»The Gürzenich Orchestra from Cologne plays the Fourth Symphony under chief conductor François-Xavier Roth with tension, contrast and without pathos. Thus Bruckner’s Romantic gains immediacy and secularity. The wistful slow sections in the first movement are particularly moving, on a path that Roth clearly sets out as a path from doubt to powerful self-confidence.« – Remy Franck

«Despite all the technical challenges, the Gürzenich Orchestra achieves a balanced overall vision that avoids too sharp breaks. Roth breaks down the orchestral sound in high transparency of the voices, the many instrumentation finesses profit from the chamber-musical togetherness.« – Dr. Ingobert Waltenberger

»The sombre, Andante march movement is steadily paced without undue haste and once again the horns provide sterling service, blip-free; its elegiac, resigned mood is maintained by dynamic restraint and minimal vibrato from the cellos iterating the main theme. I do like the way Roth cranks up the volume and tension for the conclusion of this otherwise gentle movement, transforming it into something much grander and imposing, with a superb brass contribution.« – Ralph Moore 


»This is the second in an ongoing series of Bruckner symphonies from Roth and the Gürzenich-Orchester, which delivers top-notch playing in the transparent textures favored naturally enough by Roth; he is better known as a historical-instrument specialist. Roth is emerging as one of the hot conductors of the day, and here, with a rather deliberate, detailed reading of the Fourth, he penetrates the work's creative origins.« – James Manheim

Record of the week: »(...) an impressively airy sound.« – Andrew McGregor


Episode 0 – GO Bruckner

Podcast about the complete Bruckner recording

Anton Bruckner: one who hides behind big words. Musical architect and shirt-sleeved country lad, doubter and optimist, sound giant and subtle registrar. But who was this contradictory composer? And why does Bruckner's music still fascinate us today? Marie König and Jonas Zerweck try to find out exactly that. In conversation, they approach Anton Bruckner - and invite us to rediscover the composer. A new podcast about the complete Bruckner recording by the Gürzenich Orchestra Cologne.

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Episode 1 - Giant Symphonic Serpents

Why does Bruckner take so long?

Was Bruckner a megalomaniac? Or why did he compose such infinitely long symphonies? That's the question posed by Marie König and Jonas Zerweck, the hosts of this new podcast. Both have fallen asleep to Bruckner's music before. And both are fascinated by the vast sonic spaces they find only in this composer. How Bruckner suspends time and space, and which symphonies are best suited for video conferencing. Find out in the first episode of »GO Bruckner«.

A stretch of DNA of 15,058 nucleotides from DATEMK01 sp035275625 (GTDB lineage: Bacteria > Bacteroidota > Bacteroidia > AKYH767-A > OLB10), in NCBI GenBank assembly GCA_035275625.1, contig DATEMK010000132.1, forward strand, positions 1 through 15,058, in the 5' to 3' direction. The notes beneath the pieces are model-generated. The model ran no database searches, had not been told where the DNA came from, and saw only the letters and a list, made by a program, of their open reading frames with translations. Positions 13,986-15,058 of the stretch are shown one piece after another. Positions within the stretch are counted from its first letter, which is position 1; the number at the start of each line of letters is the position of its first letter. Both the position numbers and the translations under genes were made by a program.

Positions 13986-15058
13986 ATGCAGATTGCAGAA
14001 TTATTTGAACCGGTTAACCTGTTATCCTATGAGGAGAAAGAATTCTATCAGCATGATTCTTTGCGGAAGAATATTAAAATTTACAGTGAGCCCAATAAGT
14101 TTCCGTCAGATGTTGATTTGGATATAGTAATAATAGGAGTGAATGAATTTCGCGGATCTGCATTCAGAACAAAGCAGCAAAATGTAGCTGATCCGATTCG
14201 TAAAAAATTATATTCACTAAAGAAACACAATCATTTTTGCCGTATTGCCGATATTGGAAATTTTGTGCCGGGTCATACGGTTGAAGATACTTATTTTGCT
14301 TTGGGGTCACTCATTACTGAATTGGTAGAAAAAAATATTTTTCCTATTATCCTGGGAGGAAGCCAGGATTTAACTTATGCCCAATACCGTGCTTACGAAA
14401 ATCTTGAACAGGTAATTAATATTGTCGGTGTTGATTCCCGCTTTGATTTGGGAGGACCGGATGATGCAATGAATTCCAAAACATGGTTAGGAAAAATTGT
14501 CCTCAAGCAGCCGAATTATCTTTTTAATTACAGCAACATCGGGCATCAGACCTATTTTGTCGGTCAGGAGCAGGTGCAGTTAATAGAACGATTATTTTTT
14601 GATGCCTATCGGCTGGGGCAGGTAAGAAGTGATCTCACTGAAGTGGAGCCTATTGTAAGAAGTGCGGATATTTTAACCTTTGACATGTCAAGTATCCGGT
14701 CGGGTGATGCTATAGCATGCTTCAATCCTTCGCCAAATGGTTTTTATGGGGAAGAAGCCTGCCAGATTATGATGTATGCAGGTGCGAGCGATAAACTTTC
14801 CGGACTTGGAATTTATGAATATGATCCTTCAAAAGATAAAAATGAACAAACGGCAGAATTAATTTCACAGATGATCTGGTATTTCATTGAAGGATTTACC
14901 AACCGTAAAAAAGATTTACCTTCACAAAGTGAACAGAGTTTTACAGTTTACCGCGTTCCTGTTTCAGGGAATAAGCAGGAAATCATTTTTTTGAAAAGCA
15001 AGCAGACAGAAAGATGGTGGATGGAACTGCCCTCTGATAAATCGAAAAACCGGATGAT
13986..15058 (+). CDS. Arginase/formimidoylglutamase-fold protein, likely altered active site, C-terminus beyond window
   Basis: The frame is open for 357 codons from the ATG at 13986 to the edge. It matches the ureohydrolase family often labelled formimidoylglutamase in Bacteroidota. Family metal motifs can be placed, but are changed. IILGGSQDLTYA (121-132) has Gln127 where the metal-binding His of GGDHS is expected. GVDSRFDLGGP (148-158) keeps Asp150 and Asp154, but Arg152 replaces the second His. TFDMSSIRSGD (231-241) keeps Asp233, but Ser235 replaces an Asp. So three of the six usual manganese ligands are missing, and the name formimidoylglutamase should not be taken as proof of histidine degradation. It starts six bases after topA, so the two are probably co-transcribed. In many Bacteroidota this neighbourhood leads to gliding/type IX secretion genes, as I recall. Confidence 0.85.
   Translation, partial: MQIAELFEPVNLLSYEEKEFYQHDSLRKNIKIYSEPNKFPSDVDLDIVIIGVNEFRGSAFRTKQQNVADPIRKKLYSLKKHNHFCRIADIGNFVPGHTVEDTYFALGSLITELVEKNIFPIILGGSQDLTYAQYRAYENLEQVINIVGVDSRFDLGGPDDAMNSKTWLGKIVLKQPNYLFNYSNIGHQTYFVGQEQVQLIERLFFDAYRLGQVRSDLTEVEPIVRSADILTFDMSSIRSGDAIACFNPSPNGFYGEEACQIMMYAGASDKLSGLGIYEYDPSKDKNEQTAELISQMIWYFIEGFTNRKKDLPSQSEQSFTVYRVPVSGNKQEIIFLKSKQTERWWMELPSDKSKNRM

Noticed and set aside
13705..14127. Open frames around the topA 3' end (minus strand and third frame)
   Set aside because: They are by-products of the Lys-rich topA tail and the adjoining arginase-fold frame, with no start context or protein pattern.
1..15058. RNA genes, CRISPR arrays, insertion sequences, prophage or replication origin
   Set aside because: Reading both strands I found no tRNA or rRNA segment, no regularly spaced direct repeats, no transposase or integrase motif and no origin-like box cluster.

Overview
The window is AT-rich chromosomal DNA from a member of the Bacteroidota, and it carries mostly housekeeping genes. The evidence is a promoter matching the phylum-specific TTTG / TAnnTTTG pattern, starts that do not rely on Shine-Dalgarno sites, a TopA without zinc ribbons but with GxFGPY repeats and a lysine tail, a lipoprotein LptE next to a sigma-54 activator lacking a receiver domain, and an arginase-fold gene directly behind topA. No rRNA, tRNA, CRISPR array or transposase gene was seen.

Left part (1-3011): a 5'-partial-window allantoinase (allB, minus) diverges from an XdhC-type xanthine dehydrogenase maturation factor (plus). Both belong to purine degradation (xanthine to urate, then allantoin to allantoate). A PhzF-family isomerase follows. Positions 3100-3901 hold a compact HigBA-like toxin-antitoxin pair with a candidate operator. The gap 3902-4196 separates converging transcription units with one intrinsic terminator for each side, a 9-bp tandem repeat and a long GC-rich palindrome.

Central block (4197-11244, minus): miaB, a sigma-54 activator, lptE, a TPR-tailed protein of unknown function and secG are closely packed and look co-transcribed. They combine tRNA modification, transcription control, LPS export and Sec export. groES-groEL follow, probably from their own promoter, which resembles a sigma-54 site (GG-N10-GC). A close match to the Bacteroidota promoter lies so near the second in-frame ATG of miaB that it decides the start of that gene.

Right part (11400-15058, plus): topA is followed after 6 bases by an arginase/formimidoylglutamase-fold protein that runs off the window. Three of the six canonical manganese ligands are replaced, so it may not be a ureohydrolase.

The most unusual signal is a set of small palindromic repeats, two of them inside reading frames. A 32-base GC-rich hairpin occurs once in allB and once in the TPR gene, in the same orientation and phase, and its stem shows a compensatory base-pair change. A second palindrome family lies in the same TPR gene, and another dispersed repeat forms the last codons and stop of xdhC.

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Episode 2 – Doubt

How hard did Bruckner struggle with himself?

Anton Bruckner is often portrayed as a doubter - as one who struggled with himself. He was never satisfied with his symphonies; he revised most of them several times and later declared many to be bad. But how does doubt fit with Bruckner's heroic, powerful music? In the second episode, we turn our attention to Bruckner's psychology and the question of how much perfectionism is actually healthy.

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Episode 3 - Heaven help

What was really sacred to Bruckner?

Publication expected from week 14.

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Bruckner Special 1-3

François-Xavier Roth and the Gürzenich Orchestra are working on a Bruckner cycle. In interviews, François-Xavier Roth talks about this project with musicians of the orchestra, with musicologist William Carragan, and with sound engineer Stephan Cahen.

Part 1/3

François-Xavier Roth and the Gürzenich Orchestra are working on a Bruckner cycle. This Bruckner Special reports from the recordings of the 2nd Symphony.

Part 2/3

François-Xavier Roth talks to William Carragan about his new edition of Bruckner's Symphony No. 2.

Part 3/3

»We have to try to create this utopia.« Our sound engineer Stephan Cahen of Myrios Classics talks to François-Xavier Roth about his work on the recordings of the Bruckner symphonies.

More information

Der Dirigent François-Xavier Roth blickt mit seiner französischen musikalischen Sozialisation auf die Musik von Anton Bruckner. Im Interview mit dem Deutschlandfunk erklärt er, wieso ihn das zu einer fließenden, transparenten Interpretation von Bruckners Siebter führt.